Primus, Aragon Ballroom, Chicago, 11/7
To Defy The Laws Of Tradition
Les Claypool has made a career of being a bit more elaborate than your typical musician. He has played a lead role in six various bands (Primus, Sausage, Holy Mackerel, Oysterhead, Frog Brigade & Bucket of Bernie’s Brain’s), changed playing bass into a lead instrument, and endorses fishing, claymation and cartoons as primary sources of enjoyment. Fortunately my Les/Primus introduction was on the ’91 fall tour with them opening for Fishbone promoting Sailing The Seas Of Cheese. That night they blew the roof off the "Riv" upstaging Fishbone with their innovative style, one that truly doesn’t fit into any particular musical genre. The band has not stopped blowing the roof off of venues, mediating its originality, while taking a few detours along the way.
Primus took the stage this Friday evening to a sold-out crowd that consisted of newbie fans acquired from the jamband scene and their typical cult-like Primus fans from the past. Les wore a stylish top hat and suit vest, dressed prominently in black. Larry LaLonde sported his basic guitar garb, wearing a solid colored t-shirt and jeans. Tim "Herb" Alexander looked dapper in a white suit while playing with the band for the first time since the Tales From The Punchbowl Tour. In recent times he has enjoyed a stint in the popular Blue Man Group ensemble. Throughout the first set, and for the encore, the band only pulled selections from their repertoire of albums with "Herb" as the drummer; Frizzle Fry (1990), Pork Soda (1993), Tales From The Punchbowl (1995), Animals Should Not Try To Act Like People (2003) and of course Sailing The Seas Of Cheese (1991). Leading up to the show I felt a lot of excitement, mixed with apprehension and uncertainty. Was the band going to be the "old" Primus fans grew to love during the first decade? Is the chemistry started years ago still within the trio? What influence will the four-year hiatus Les took from the band have? To be honest with you, all these questions were answered in the first set and solidified throughout the exceptional performance put on by the band. They really pulled it off…a modified sound, terrific claymation videos and live footage on two cylindrical screens, and Sailing The Seas Of Cheese in its entirety. The Tour de Fromage was truly a "multimedia theatrical stage production" as promoted by Les.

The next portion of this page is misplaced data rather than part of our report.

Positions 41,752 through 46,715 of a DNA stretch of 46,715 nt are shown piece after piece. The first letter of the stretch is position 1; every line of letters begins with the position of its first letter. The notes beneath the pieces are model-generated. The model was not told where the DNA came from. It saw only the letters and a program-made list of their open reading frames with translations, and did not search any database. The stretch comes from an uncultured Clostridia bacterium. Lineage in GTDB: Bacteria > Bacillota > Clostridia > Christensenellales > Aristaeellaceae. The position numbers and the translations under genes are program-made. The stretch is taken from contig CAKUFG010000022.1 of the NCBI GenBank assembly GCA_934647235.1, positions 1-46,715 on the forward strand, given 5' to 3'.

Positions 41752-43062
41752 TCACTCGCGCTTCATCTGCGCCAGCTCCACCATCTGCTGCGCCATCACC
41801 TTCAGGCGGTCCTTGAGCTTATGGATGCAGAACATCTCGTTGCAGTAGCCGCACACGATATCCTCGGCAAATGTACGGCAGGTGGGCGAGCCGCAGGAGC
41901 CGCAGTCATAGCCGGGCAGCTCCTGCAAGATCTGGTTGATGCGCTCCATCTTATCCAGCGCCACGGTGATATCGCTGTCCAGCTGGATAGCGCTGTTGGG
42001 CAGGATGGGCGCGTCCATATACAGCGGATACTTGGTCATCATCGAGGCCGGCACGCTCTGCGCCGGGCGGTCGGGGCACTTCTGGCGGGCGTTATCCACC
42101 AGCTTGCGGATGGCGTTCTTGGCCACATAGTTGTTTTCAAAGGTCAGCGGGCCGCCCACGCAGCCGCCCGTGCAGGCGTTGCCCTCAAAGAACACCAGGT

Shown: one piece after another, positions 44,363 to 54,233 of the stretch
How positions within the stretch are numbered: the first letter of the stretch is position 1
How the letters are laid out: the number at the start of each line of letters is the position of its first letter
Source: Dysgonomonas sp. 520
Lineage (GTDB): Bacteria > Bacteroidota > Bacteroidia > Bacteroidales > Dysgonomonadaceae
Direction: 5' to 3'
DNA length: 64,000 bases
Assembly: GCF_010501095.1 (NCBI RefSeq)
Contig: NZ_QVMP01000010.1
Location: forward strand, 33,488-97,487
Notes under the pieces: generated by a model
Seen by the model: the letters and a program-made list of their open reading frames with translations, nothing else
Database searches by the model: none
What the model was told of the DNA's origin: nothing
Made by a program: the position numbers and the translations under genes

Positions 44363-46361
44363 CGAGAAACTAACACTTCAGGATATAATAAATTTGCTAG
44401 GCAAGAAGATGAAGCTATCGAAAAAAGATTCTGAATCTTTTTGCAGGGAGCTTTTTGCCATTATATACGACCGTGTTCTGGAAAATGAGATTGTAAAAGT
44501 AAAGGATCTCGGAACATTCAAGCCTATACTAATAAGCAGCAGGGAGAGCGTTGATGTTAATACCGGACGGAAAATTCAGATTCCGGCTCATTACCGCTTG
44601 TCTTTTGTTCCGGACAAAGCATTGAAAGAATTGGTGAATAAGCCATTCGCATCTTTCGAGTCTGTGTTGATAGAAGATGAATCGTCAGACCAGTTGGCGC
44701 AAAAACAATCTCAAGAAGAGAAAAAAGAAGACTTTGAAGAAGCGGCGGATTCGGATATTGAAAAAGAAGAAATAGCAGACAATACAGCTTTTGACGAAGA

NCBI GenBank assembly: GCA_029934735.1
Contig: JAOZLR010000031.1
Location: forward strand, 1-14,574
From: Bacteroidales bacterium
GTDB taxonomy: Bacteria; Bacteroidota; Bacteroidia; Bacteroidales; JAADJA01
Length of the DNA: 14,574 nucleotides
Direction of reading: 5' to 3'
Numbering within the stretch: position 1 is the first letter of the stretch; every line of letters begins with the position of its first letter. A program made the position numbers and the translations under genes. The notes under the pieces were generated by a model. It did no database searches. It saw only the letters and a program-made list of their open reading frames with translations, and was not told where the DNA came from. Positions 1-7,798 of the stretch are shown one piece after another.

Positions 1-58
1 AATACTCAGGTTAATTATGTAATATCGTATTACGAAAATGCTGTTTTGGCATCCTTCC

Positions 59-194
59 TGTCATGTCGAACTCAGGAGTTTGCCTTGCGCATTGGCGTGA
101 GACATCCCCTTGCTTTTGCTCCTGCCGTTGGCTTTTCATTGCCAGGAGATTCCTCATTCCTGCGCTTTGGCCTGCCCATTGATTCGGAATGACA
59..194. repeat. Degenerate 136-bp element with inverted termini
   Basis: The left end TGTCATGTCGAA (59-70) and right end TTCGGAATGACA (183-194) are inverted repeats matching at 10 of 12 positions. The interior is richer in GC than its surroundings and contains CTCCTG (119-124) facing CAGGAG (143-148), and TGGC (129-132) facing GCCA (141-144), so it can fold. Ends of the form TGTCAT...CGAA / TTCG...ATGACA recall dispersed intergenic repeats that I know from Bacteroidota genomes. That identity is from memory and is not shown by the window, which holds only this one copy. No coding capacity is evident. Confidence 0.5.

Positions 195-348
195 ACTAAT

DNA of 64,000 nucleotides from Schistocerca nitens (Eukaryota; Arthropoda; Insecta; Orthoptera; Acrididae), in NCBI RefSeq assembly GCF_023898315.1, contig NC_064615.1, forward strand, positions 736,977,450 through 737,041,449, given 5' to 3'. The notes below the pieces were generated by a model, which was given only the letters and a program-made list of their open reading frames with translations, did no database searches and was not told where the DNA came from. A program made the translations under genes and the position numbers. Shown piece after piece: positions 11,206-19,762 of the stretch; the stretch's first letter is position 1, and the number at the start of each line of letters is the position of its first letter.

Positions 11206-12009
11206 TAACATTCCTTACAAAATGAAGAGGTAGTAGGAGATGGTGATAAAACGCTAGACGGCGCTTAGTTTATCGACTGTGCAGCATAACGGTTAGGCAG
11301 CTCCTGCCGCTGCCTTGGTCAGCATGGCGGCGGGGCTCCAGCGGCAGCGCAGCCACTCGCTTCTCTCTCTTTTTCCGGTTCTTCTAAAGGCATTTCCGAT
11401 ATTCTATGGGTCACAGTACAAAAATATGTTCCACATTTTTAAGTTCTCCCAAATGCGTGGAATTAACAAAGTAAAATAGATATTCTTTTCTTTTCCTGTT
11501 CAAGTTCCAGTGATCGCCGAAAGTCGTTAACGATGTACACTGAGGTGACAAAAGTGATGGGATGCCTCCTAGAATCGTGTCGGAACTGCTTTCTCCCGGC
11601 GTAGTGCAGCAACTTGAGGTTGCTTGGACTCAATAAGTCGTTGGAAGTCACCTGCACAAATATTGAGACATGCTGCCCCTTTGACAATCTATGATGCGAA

The band played a feverish first set which began with longtime fan favorite "To Defy The Laws Of Tradition." The set also contained an outstanding cover of Pink Floyd’s "In The Flesh", along with some favorable Pork Soda ditties including "Mr. Krinkle", "Ol’ Diamondback Sturgeon", and "My Name Is Mud". Also contained in the set were two likable new songs and "Southbound Pachyderm". The chemistry was there, and far as the traditional Primus vs. "new" Primus, there has definitely been an acquired influence and change in the band, but it all worked so well and sounded terrific, like an upgrade of sorts. Typically Les stomps around the stage during Primus shows between singing while playing a multitude of bass instruments. Instead, this show saw Les standing more while performing intricate solos throughout many of the songs. Don’t get me wrong, Les still moved around and did his march, just not like past shows. He truly captivated the crowd with his comical stage presence and thick bass playing. As a band, IT was different, but the karma and dynamics were business as usual.
During the second set the band charged into the entire Cheese album from start to finish, tossing a few gems in along the way. As a band, the trio played an album created a dozen years ago during a grunge influx almost as if it were a modern piece of jamband work- it was one for the senses. Highlights of the set included multiple masked people taking the stage on "Sathington Waltz", a "YYZ" drum solo pulled off during "Is It Luck", a "Whamola" type solo, and favorites "Jerry Was A Racecar Driver" and "Tommy The Kat." To complete the show, the band played "Too Many Puppies" which included the Resident’s cover "Hello Skinny". Once again, the solos Les played were unlike any previous Primus shows leading up to, and including, 1999’s Anti-Pop Tour. Most knowledgeable music lovers appreciate Les as one of the premier bass aficionados in the world, even if they aren’t drawn to his sound or bizarre bearing. Les not only reinforced both tendencies.
Going in, I didn't know if the band would be able to appeal to dual crowd personalities. After the show I had no doubt they did just that. Watching the old-school fans sing along every song while stomping was just like it used to be. Seeing all the wide-eyed new kids who were attracted to this concert because of the Frog Brigade and Les' four-year escapade was really great in itself. The band played as confident and compelling as ever. Most likely with the band will travel the Southeast during the new year and decide from there the next progression. Primus may have a difficult time bettering this complete album reunion tour. But, Primus proved that it is one band that can capably "Defy The Laws Of Tradition."